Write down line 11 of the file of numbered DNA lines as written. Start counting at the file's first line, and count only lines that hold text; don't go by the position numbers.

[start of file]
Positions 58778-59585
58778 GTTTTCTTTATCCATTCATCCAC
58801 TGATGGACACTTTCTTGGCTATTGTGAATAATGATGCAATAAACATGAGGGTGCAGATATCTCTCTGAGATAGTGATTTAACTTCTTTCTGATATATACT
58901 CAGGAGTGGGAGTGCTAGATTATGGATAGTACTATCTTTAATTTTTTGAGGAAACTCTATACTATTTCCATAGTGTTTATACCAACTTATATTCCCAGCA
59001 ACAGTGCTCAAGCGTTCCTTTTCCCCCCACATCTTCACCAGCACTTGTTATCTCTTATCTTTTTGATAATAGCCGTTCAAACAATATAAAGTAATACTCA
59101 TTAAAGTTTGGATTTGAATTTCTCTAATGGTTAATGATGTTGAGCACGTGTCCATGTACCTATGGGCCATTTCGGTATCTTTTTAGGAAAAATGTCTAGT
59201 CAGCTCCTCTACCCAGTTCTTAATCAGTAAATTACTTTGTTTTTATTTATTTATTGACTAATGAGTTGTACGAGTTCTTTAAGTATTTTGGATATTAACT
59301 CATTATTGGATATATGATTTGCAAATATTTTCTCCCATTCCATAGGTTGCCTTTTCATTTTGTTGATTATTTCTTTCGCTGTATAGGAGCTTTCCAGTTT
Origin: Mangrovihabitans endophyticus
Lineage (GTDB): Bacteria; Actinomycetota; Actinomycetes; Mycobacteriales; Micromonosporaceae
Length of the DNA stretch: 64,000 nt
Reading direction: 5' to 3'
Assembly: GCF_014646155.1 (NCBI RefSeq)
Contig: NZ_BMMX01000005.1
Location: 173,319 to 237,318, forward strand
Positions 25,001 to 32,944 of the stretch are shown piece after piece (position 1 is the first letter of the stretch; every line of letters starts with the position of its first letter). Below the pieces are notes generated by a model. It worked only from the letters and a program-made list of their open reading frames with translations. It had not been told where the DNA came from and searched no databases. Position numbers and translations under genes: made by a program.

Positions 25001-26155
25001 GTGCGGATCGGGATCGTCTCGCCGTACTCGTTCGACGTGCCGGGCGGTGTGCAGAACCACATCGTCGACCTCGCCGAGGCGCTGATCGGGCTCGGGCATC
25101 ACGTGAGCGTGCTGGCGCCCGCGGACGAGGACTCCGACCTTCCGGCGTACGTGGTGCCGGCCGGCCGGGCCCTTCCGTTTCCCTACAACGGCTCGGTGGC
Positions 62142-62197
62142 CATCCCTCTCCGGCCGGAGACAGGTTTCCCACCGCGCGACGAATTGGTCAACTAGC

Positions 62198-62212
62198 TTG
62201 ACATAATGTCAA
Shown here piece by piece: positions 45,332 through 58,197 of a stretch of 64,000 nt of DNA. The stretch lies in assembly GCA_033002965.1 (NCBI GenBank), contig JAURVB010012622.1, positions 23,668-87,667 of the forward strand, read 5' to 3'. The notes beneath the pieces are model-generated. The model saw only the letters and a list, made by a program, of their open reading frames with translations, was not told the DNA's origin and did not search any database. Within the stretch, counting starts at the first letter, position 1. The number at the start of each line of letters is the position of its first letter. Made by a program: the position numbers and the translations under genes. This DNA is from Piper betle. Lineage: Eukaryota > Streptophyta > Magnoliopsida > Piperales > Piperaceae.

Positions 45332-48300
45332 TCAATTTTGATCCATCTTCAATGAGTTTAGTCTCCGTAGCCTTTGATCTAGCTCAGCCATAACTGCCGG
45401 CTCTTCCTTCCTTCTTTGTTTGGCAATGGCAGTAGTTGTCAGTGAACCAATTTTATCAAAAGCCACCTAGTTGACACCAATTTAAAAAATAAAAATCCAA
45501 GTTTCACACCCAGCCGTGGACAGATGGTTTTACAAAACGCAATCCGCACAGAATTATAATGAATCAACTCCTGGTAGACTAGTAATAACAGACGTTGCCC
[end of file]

Length of the DNA stretch: 64,000 nt